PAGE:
The idea of setting up camps with prefabricated houses was proposed two months ago by the International Humanitarian Relief organization, which is about to finish its project “We are Returning” in Ersal. Opening the camp was delayed by the battle in the town. It is expected that the refugees will live in it in 40 days. It consists of 165 mobile homes and fits about 900 people in the first phase. Coordination is ongoing with the Ersal municipality, however, and not with the government. Therefore, this camp could be the first experiment in Lebanon unless something on the legal and security level happens that could stop work on it.

The launching of a trust fund

The multi-donor trust fund was launched yesterday. Its first project was announced and it aims to support Lebanese communities hosting Syrian refugees by signing a 10-million dollar grant earmarked for the municipalities most strained by the refugee crisis as refugee numbers have exceeded 1.5 million.
The World Bank manages this fund and it is financed by contributions from a number of donor nations. The total financial contributions have reached $30 million so far. Norway provided the first contribution, followed by Finland. Yesterday, France signed the administrative arrangements with the World Bank to transfer 7 million euros as its contribution to the fund.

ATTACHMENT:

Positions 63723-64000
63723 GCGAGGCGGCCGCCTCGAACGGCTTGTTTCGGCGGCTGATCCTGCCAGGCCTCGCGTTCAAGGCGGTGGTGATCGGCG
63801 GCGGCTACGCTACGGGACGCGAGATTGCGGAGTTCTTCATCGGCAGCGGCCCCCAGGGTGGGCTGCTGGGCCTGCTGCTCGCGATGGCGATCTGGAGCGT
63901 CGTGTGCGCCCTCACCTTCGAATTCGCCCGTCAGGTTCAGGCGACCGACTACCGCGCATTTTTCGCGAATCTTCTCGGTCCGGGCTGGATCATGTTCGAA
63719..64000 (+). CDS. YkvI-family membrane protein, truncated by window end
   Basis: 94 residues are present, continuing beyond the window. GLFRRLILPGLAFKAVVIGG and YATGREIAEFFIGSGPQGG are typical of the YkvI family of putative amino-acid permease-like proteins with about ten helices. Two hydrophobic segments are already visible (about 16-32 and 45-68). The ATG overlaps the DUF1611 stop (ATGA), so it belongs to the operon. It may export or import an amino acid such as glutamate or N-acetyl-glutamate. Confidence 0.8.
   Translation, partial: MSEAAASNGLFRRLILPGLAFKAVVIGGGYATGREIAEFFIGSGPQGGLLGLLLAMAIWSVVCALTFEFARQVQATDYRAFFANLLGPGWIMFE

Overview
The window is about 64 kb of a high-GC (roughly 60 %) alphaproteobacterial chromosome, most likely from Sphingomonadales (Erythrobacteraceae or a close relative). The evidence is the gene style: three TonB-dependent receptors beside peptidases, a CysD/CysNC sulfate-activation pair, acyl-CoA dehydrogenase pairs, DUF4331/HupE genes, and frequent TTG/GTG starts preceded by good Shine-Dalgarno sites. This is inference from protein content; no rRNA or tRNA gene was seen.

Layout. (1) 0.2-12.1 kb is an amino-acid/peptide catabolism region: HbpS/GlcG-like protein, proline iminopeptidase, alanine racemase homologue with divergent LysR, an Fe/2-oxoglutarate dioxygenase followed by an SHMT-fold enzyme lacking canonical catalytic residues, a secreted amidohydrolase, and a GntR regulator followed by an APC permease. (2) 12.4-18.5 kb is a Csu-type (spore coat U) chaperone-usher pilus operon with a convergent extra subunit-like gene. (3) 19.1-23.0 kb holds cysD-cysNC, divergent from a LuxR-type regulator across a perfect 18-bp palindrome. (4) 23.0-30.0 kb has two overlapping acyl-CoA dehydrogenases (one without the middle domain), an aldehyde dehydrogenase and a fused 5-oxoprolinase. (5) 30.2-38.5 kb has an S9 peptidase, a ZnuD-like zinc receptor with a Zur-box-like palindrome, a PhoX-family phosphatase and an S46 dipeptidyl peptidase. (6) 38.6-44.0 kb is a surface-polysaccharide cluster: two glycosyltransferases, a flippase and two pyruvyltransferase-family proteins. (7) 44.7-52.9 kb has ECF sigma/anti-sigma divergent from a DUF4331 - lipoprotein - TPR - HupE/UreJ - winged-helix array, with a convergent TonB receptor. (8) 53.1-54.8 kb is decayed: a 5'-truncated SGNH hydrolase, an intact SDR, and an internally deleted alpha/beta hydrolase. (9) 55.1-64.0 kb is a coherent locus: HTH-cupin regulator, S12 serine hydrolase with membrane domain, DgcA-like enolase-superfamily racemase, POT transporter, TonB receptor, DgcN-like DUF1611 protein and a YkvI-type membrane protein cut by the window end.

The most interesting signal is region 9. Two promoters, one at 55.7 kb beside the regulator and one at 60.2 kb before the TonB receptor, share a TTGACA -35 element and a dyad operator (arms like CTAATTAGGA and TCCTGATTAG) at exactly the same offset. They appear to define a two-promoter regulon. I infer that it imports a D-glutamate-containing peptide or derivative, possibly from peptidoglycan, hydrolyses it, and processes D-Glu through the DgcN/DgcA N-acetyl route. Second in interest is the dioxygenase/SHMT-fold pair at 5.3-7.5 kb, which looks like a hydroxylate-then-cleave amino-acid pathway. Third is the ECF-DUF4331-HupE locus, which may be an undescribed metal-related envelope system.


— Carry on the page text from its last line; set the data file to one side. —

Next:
The first project allocated to the municipalities seeks to maintain basic services, provide critical infrastructure and promote social cohesion. It will help host communities address urgent priorities in services such as water, sanitation, roads and community activities.

Finance Minister Ali Hassan Khalil stressed Lebanon’s commitment to fulfil its obligations towards Syrian refugees. However, the financial support provided remains less than Lebanon’s needs. According to World Bank estimates, Lebanon needs about $1.6 billion to cope with the crisis and maintain a minimum level of basic needs for citizens and refugees.

Khalil said that all the administrative procedures to launch this trust fund and its mechanisms have been completed after the cabinet finally approved them, making this fund a legal trust integrated with other official agencies in a way that guarantees the delivery of aid to Lebanon and the Syrian refugees residing in it. France confirmed that it will continue to urge its partners and the international community to actively contribute to the International Support Group at its upcoming meeting to be held in New York on September 26 on the sidelines of the UN’s General Assembly session.

President of the Council for Development and Reconstruction Nabil Jisr said the council is trying to get additional money to finish the work it started. He pointed out that there are projects on the cabinet’s agenda provided by Kuwait, the Arab Fund and the European Union that need to be voted on.

This article is an edited translation from the Arabic Edition.